In a truly delightful piece for the New York Times “Well” blog, Tara Parker-Pope outlines new research which urges, of all things, self-compassion as a road to health. We need to go easier on ourselves, she suggests, a notion that runs counter to much of the mainstream self-help literature, which tells us that discipline is the key to health and professional success. Not so, says Parker-Pope, who says that people who “score high on tests of self-compassion have less depression and anxiety, and tend to be happier and more optimistic.” Self-compassion may even help some people lose weight.
The column opens with a simple question: “Do you treat yourself as well as you treat your friends and family?” For me, the answer was more complicated. It amounted to “sometimes, but not really,” a response that I suspect would resonate with many other people. I know that I tend to have higher expectations for myself than for others, and am more disappointed when I don’t live up to them. This is despite the fact that, as Parker-Pope points out, if I had a friend who was struggling in any arena of her life, I would do my best to support her, but also urge her to forgive herself for being human. Forgiving myself is much harder, but it may be key to health and well-being.
One fascinating study, which provides hard evidence to corroborate these “warm and fuzzy” sentiments, showed that self-esteem was connected to eating habits. Female college students were asked to take part in what they thought was a food-tasting experiment, where they were asked to eat doughnuts, but one group was given a lesson in self-compassion beforehand. “I hope you won’t be hard on yourself,” the instructor said. “Everyone in the study eats this stuff, so I don’t think there’s any reason to feel real bad about it.” Later, when the women were asked to taste candies from a bowl, the ones who had been part of the self-compassion group ate less than the women who had not been exposed to the brief lesson in forgiveness.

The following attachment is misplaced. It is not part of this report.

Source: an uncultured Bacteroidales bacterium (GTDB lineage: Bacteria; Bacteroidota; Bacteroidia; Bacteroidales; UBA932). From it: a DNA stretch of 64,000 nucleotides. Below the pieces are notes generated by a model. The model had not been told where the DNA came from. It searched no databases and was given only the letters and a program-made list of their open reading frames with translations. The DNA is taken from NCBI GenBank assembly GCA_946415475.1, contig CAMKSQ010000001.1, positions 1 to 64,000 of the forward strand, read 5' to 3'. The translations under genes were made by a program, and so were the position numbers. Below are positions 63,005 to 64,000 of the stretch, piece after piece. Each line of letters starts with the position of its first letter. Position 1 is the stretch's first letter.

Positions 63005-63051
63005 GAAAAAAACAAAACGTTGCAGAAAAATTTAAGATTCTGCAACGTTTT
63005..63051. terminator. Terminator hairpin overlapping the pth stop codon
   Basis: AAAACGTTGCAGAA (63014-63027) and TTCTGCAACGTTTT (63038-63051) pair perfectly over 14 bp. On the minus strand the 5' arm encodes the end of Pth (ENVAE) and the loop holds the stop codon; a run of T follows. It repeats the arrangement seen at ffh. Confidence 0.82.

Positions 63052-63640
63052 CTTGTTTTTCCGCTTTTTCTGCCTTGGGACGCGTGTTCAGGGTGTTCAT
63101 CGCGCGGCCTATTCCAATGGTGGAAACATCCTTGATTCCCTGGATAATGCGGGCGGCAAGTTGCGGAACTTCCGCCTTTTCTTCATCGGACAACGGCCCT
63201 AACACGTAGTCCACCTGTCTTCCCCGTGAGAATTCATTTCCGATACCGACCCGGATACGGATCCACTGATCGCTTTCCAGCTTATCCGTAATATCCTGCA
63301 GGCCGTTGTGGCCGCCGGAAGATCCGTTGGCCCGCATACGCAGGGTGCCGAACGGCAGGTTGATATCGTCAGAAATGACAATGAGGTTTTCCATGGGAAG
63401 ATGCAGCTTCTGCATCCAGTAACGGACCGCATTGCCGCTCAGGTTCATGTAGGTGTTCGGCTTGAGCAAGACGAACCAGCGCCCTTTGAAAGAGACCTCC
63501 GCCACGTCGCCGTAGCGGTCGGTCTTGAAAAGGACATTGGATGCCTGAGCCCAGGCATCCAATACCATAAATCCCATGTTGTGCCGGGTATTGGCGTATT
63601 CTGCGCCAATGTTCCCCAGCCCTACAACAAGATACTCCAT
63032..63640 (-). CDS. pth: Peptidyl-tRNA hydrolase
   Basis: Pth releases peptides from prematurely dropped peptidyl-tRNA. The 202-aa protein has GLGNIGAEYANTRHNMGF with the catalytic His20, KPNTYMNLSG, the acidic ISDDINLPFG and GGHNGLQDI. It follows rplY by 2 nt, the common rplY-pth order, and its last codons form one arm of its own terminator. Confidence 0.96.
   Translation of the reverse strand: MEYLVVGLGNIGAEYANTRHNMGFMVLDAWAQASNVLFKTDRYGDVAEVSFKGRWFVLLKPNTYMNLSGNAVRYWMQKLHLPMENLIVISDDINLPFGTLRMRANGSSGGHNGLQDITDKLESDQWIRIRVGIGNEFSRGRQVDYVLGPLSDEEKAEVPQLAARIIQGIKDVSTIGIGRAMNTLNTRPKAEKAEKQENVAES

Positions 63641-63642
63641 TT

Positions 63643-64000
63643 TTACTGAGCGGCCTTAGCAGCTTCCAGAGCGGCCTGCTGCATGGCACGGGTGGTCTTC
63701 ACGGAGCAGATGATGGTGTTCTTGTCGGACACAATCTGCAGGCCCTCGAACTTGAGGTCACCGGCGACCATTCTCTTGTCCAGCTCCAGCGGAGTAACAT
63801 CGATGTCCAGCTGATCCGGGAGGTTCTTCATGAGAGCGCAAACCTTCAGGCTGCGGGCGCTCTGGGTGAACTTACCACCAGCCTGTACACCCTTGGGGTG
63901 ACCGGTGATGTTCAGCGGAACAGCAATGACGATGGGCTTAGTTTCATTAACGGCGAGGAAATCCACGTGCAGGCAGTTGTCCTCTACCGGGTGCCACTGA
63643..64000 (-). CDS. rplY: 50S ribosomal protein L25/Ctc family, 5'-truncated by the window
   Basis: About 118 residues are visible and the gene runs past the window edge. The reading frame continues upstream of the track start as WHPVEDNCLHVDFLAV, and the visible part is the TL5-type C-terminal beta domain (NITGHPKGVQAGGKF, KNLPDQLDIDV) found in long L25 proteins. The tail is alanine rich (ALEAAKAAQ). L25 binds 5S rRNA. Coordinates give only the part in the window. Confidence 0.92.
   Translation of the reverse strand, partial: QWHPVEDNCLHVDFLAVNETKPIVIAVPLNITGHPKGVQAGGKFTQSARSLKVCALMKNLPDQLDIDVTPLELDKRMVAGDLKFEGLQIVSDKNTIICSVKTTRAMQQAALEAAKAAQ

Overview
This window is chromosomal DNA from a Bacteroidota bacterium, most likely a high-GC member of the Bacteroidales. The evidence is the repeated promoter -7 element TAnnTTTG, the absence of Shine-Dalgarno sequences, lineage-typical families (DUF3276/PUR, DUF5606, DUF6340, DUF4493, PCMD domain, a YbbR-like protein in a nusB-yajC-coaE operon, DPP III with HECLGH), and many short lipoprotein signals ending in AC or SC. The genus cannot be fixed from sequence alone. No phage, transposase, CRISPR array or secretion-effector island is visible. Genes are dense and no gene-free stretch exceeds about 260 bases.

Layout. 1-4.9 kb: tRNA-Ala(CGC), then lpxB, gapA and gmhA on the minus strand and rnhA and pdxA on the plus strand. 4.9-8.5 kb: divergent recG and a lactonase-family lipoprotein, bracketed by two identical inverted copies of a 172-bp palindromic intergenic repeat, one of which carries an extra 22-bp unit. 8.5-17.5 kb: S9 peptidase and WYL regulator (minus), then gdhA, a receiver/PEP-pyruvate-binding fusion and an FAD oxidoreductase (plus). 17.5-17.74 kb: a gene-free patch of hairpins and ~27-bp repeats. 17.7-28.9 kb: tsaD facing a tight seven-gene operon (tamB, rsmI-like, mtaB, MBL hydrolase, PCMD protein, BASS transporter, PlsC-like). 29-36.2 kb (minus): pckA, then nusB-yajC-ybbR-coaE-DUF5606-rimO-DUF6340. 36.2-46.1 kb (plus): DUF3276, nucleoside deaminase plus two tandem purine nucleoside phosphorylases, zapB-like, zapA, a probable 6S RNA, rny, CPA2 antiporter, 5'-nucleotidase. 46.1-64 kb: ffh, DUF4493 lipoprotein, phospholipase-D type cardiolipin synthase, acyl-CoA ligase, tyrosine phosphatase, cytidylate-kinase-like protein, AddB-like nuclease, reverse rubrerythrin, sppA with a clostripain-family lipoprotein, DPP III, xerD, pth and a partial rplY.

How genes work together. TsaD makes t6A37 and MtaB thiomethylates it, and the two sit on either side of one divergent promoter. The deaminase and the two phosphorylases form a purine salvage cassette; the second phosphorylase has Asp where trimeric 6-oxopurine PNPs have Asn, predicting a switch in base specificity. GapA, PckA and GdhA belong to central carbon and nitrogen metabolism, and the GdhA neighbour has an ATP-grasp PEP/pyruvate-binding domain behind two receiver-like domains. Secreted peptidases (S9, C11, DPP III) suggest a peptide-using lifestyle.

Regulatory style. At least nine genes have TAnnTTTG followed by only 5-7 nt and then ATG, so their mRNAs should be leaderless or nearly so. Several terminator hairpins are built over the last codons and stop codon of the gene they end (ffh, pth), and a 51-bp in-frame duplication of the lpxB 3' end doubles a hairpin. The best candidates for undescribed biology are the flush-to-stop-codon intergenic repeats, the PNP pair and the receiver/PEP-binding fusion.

“Self-compassion is the missing ingredient in every diet and weight-loss plan,” said Jean Fain, the author of the new book “The Self-Compassion Diet.” “Most plans revolve around self-discipline, deprivation and neglect.”
Dr. Kristen Neff says that self-compassion is not to be confused with self-indulgence. She suggests some exercises for people who have low tolerance for their own weaknesses, like writing yourself a letter of support or listing best and worst traits and reminding yourself that nobody is perfect.
This article was, for me, a breath of fresh air. As a senior in college, I’m surrounded by constant pressure to conform to ideals of effortless perfection (you have to do everything right, but not call attention to your difficulties or challenges), it’s a relief to hear that there are concrete positive benefits associated with giving myself a break. Although I’ve always thought that we should always aspire to be kind to ourselves, it’s great to have another reminder.
Photo from Wikimedia Commons.
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